Failure of One Belt, One Road? Chinese investors worried after arson at facility in Kyrgyzstan

Kyrgyzstan locals burnt a building and assets at a new gold-processing plant owned by a Kyrgyz-Chinese joint venture

(Screenshot of 24kg news agency's footage)

(Screenshot of 24kg news agency's footage)

TAIPEI (Taiwan News) -- Is China's "One Belt, One Road" facing push-back? Following outcry over the Belt and Road initiatives in Maldives, Sri Lanka, and India, a Kyrgyz-Chinese joint venture was recently severely attacked, likely in protest of the new facilities's possible negative impact on the environment.

The Embassy of China in Kyrgyzstan has reportedly asked the Kyrgyz Foreign Affairs and Internal Affairs Ministries to conduct an investigation and to protect Chinese investors, according to the Times of Central Asia.

On April 11 local protesters broke into a gold-processing plant owned by a joint Kyrgyz-Chinese venture company, and set the facility on fire in the south of Kyrgyzstan . The firefighters on site were reportedly stopped from carrying out their mission to extinguish the fire.

The report said that protests have been raised because the new gold processing plant may negatively impact the local environment. The plant is owned by Makmal GL Developing, a Kyrgyz-Chinese joint venture.

The plant, which was newly built to process ores and precious metals received from local gold-mining enterprises, has been accused of using cyanide to extract gold, instead of more modern and ecologically friendly technologies requested by the locals.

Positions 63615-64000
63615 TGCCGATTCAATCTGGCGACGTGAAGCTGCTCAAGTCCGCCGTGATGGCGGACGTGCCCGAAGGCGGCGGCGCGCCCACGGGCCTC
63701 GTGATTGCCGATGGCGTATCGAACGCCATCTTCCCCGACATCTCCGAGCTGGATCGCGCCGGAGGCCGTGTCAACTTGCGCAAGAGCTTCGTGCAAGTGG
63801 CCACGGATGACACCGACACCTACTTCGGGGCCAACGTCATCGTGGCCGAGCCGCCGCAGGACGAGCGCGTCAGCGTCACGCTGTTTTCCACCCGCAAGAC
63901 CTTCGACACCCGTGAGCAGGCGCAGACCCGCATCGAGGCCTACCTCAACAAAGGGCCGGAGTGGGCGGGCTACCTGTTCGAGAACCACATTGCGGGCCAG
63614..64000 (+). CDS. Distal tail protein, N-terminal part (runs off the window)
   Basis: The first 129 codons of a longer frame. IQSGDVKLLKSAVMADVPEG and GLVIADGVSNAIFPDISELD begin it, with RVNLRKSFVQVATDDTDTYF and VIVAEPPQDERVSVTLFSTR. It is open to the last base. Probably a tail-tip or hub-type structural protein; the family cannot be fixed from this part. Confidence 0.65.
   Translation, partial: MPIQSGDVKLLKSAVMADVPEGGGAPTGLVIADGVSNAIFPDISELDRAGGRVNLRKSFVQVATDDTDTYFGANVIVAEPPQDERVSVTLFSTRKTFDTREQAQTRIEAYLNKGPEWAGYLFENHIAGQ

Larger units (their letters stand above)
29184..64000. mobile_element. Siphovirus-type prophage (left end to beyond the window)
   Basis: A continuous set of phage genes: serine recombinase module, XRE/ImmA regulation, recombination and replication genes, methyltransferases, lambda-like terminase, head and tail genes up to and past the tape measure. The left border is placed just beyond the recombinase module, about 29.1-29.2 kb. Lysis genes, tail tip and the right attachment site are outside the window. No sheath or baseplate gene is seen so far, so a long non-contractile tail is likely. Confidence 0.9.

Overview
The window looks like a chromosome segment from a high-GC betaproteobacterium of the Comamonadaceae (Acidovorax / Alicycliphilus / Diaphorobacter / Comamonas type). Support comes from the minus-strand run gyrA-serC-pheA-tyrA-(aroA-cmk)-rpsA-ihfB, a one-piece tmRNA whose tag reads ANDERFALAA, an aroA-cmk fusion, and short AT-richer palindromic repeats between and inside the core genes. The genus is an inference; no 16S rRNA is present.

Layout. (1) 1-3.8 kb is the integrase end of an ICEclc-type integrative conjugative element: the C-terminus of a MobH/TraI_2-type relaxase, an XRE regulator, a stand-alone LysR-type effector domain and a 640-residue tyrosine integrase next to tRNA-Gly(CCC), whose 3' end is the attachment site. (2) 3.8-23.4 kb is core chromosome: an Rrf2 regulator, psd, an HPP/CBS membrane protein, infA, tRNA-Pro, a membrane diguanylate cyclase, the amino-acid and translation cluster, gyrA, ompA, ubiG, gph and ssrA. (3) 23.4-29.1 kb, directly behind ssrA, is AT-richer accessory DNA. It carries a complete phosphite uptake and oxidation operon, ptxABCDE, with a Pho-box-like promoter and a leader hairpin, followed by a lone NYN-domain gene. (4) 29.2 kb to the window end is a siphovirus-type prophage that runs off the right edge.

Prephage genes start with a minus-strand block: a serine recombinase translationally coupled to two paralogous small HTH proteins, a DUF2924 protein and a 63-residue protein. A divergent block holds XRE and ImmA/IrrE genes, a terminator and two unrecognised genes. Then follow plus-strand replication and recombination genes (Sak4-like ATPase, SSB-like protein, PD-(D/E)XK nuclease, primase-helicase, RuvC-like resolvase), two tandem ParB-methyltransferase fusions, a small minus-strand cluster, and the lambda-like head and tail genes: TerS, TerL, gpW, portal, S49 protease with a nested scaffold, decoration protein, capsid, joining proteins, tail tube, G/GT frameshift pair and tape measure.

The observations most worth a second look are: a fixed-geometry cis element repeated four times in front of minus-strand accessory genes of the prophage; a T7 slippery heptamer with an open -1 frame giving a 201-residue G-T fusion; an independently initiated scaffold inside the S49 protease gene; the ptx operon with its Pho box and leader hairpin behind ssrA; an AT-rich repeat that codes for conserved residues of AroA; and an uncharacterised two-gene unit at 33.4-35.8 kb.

About one thousand protesters reportedly joined the riot, with some of them burning a building, two large trucks, excavators, and several other assets owned by the company, leading to a loss of US$5 million worth of equipment.

According to the State Inspectorate for Environmental and Technical Safety, the company has permission to build a gold-processing plant, and only the environmental issue hindered the launch of the plant. The company has not yet submitted the results of the environmental assessment, according to a local official.

China's One Belt One Road initiative has elevated debt risks in eight countries, including Pakistan, Laos, the Maldives, Mongolia, Tajikistan and Kyrgystan, and has caused distrust among some partner nations worried their sovereignty may be undermined due to China's problematic record of dealing with debt relief in the past, according to earlier media reports.